- Power outages: Your VoIP ATA (and Internet modem, router etc.) requires electricity to work. If the power goes out so does your phone service. You MUST understand that in this situation you will not be able to dial the emergency services via your phone service. To overcome this concern you can utilize UPS (uninterruptable power supply) battery backup devices or generators. If you have a cell phone then this may not be a big concern, unless it is a possibility that someone could be left in the house who does not have access to a cell phone (maybe a younger child or an elderly family member).
- Internet outages or call blocking: VoIP technology sends your phone calls over your Internet connection. If that connection is down, or if your Internet company blocks calls for some reason then you will NOT be able to dial 911 via your phone service. A large portion of the North American population has cells phones now which can be a way to remove this concern, leading to the next point.
- Alternative arrangements: Considering some of the above points should make you realize that you cannot guarantee that you will have 911 access in all possible scenarios. We highly recommend that you consider alternative arrangements in case of an emergency situation. As mentioned above, cell phones can be a good alternative. Other users may consider keeping a stripped down bare bones landline service for emergency and alarm system needs.
- Make sure visitors to your home know about these limitations: You should always inform visitors regarding the limitations of 911 service with your phone service, as outlined above. For example, if you have a relative come to stay for a longer period of time or who may be looking after your kids while you are at work or out. Most service providers will supply stickers explaining this for you to put on your telephones as reminders.
- Potential delays compared with landlines: There is also one other item that should be mentioned here. As many VoIP providers route your call through 3rd party networks there is a chance that a call can take longer to connect when compared with a traditional landline.
We recommend that before signing up for a provider you check their notification on the services limitations. Here is a table illustrating the differences between VoIP and a regular landline using POTS.
|Do I have to register my location information with my provider?|
|Can I dial 911 during power outages in case of an emergency?|
|Can I dial 911 during Internet outages in case of an emergency?|
|Do I need to inform longer term visitors about E911 dialing limitations|
The Future with VoIP and E911
Even though there have been issues and limitations with integrating VoIP into existing E911 services there could be a role reversal in the future. The inherent features and benefits associated with VoIP can be used to improve E911 service. A lot of research and development has been going into this area with a particular focus on the business sector, such as:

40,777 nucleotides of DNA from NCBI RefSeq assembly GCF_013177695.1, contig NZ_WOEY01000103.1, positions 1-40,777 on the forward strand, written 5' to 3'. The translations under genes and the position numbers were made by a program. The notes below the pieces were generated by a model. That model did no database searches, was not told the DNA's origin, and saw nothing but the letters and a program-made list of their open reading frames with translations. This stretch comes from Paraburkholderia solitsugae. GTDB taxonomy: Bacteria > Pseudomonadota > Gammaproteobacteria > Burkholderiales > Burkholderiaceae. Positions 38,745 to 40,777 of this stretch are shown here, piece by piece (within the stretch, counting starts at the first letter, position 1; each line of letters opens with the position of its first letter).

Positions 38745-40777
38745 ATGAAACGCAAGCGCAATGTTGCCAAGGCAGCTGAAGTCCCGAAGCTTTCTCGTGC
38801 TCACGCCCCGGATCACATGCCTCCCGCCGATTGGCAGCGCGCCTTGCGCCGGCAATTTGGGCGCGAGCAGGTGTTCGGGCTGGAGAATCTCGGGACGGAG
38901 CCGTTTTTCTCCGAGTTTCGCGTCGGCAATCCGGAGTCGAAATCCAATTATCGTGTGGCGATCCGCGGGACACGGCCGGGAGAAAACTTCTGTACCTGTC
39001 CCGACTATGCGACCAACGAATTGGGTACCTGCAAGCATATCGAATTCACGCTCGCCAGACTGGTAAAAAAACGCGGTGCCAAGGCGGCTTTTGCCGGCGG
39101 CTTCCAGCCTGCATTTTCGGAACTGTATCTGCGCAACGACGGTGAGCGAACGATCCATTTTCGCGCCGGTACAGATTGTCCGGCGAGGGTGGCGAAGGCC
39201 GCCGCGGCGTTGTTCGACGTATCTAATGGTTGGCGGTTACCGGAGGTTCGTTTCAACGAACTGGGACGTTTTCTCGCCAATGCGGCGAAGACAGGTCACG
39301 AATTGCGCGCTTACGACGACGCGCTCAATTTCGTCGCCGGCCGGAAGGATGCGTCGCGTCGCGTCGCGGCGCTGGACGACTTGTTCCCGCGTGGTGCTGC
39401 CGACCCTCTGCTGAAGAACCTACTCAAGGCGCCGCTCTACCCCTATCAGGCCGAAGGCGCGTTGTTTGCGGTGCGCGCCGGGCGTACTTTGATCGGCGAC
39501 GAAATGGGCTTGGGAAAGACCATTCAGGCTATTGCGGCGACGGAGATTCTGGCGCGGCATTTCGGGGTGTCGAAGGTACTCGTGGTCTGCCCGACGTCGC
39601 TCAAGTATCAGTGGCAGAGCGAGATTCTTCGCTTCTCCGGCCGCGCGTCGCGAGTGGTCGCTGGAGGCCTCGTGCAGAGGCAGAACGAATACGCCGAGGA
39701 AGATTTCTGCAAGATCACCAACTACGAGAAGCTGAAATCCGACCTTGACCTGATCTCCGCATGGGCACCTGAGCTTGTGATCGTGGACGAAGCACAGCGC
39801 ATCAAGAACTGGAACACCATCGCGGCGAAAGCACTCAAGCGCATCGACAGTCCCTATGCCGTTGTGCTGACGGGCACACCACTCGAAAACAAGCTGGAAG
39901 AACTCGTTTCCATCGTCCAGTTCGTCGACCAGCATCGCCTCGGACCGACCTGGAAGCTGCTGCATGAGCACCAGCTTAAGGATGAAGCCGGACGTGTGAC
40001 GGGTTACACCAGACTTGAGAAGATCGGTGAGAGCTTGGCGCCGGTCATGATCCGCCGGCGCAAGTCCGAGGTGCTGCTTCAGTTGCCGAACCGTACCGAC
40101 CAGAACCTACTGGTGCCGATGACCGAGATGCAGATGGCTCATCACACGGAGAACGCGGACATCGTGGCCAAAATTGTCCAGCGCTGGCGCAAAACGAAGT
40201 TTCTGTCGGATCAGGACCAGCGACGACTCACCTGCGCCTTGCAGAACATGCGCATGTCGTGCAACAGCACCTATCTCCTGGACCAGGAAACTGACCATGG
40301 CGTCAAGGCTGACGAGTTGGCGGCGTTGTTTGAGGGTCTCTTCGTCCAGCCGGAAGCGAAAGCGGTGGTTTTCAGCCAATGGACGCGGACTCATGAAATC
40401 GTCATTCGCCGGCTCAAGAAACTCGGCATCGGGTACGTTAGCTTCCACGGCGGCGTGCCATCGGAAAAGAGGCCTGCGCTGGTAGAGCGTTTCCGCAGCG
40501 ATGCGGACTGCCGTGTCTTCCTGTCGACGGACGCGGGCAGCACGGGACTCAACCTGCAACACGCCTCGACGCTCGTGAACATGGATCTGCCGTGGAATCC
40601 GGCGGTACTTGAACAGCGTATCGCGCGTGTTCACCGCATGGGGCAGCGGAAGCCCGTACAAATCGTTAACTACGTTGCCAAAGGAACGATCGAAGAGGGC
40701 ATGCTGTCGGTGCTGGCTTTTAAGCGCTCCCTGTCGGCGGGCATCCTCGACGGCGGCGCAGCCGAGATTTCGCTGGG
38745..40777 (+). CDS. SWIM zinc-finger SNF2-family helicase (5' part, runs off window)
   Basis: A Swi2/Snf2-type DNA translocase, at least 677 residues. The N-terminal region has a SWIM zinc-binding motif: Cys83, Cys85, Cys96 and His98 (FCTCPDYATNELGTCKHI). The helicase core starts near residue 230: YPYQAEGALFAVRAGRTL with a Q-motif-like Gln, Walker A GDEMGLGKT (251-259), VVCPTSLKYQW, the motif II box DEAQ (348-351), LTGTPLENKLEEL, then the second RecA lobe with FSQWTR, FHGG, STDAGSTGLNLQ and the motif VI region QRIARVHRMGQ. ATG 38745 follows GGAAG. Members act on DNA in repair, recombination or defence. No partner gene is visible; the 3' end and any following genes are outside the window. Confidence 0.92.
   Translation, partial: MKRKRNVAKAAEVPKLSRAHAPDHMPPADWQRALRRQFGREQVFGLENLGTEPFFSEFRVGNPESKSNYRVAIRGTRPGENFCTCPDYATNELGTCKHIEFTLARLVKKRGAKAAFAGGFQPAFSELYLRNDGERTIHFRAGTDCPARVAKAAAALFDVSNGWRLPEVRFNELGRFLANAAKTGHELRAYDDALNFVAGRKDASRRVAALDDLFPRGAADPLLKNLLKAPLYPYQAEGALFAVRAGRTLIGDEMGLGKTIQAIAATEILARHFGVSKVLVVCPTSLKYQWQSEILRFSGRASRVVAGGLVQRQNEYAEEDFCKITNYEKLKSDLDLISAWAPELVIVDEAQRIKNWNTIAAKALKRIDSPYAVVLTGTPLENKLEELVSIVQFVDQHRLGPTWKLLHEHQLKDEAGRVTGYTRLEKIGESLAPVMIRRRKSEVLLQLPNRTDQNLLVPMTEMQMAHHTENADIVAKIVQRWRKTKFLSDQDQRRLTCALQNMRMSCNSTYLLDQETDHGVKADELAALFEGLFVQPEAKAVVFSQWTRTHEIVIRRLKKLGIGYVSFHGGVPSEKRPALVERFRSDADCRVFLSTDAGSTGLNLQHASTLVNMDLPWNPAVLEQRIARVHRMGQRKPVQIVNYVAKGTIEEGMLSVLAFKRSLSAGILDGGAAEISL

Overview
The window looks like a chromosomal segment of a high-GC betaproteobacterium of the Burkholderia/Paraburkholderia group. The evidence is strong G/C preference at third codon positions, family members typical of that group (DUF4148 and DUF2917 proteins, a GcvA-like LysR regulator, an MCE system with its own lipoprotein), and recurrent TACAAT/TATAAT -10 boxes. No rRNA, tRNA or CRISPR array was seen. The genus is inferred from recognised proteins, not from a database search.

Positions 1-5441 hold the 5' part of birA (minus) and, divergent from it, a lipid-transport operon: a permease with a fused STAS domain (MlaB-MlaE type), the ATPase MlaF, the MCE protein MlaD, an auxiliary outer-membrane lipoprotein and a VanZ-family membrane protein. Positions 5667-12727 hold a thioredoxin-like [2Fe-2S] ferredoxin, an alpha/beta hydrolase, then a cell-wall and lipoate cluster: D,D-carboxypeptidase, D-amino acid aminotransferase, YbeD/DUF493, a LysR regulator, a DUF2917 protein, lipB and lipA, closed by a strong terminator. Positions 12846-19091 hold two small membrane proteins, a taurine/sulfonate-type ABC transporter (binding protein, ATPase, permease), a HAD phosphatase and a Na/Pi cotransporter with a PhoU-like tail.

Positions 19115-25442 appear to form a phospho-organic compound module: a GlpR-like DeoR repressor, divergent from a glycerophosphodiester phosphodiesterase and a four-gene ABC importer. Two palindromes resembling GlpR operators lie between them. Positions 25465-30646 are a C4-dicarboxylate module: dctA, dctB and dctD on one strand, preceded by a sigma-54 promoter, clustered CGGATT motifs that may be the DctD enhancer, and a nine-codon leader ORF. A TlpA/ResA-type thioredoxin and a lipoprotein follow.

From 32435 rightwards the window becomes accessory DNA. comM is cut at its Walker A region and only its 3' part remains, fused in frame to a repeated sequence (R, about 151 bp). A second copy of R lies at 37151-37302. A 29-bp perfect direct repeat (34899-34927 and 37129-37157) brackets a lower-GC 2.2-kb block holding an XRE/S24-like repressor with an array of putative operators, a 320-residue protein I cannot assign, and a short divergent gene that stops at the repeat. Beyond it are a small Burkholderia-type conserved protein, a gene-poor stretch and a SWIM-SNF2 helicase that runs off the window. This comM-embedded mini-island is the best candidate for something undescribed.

- E911 management for large IP-PBX installations,
- tracking of IP phones as they change locations within a corporate network,
- real time location updates directly through IP phones (great for telecommuters or remote office workers), and
- call management features such as recording emergency calls and routing to on-site security.
Understanding the differences between E911 dialing with VoIP when compared with a traditional landline service (POTS) is important. Since the FCC ruling in 2005 the VoIP industry has worked hard to improve E911 services through their systems and are continuing to make improvements. As of June 2012 the FCC reported that 32.5 Million residential connections were "interconnected" VoIP, a staggering 40% of all residential connections in the USA. PSAP's could eventually all have data connection options which may allow VoIP providers to connect directly (via an Internet connection). In the future there may be more information that can be passed and features such as call recording utilized to help improve the services.
Until then we recommend that you make sure you have alternative arrangements available when you make the switch. Here are some reminders for you:
- REGISTER the location where you will be using your Home service. Make sure you activate the E911 service also, if required.
- If you TRAVEL with your ATA, make sure you update your location to where you will be using the phone service. Note that you may have to do this in advance.
- Consider a UPS (battery backup) device or a generator if your location experiences power outages.
- Have a back up arrangement in case your Internet connection goes down. This could be a cell phone, or a bare bone landline service as examples.
- Remember that services like Skype and Google Voice do NOT support E911 dialing services.